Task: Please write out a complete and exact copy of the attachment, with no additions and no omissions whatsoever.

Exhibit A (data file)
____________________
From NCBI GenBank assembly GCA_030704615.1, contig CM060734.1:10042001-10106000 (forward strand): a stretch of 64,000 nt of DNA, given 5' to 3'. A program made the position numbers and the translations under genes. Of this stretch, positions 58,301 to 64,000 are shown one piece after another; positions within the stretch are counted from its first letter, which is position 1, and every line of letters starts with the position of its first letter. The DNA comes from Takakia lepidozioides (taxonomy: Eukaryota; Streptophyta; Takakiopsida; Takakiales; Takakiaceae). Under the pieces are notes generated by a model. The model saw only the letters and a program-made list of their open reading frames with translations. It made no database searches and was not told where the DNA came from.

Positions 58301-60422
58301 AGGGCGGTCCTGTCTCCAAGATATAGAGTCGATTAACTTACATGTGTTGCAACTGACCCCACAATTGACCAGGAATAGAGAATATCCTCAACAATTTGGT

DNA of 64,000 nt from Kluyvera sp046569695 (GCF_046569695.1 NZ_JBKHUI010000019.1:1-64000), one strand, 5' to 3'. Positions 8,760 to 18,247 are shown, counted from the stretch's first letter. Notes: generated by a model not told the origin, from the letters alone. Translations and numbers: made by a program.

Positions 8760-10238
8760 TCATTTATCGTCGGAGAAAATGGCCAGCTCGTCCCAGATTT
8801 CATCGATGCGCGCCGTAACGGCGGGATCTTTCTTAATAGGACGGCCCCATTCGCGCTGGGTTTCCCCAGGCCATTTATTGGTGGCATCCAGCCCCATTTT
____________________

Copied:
From NCBI GenBank assembly GCA_030704615.1, contig CM060734.1:10042001-10106000 (forward strand): a stretch of 64,000 nt of DNA, given 5' to 3'. A program made the position numbers and the translations under genes. Of this stretch, positions 58,301 to 64,000 are shown one piece after another; positions within the stretch are counted from its first letter, which is position 1, and every line of letters starts with the position of its first letter. The DNA comes from Takakia lepidozioides (taxonomy: Eukaryota; Streptophyta; Takakiopsida; Takakiales; Takakiaceae). Under the pieces are notes generated by a model. The model saw only the letters and a program-made list of their open reading frames with translations. It made no database searches and was not told where the DNA came from.

Positions 58301-60422
58301 AGGGCGGTCCTGTCTCCAAGATATAGAGTCGATTAACTTACATGTGTTGCAACTGACCCCACAATTGACCAGGAATAGAGAATATCCTCAACAATTTGGT

DNA of 64,000 nt from Kluyvera sp046569695 (GCF_046569695.1 NZ_JBKHUI010000019.1:1-64000), one strand, 5' to 3'. Positions 8,760 to 18,247 are shown, counted from the stretch's first letter. Notes: generated by a model not told the origin, from the letters alone. Translations and numbers: made by a program.

Positions 8760-10238
8760 TCATTTATCGTCGGAGAAAATGGCCAGCTCGTCCCAGATTT
8801 CATCGATGCGCGCCGTAACGGCGGGATCTTTCTTAATAGGACGGCCCCATTCGCGCTGGGTTTCCCCAGGCCATTTATTGGTGGCATCCAGCCCCATTTT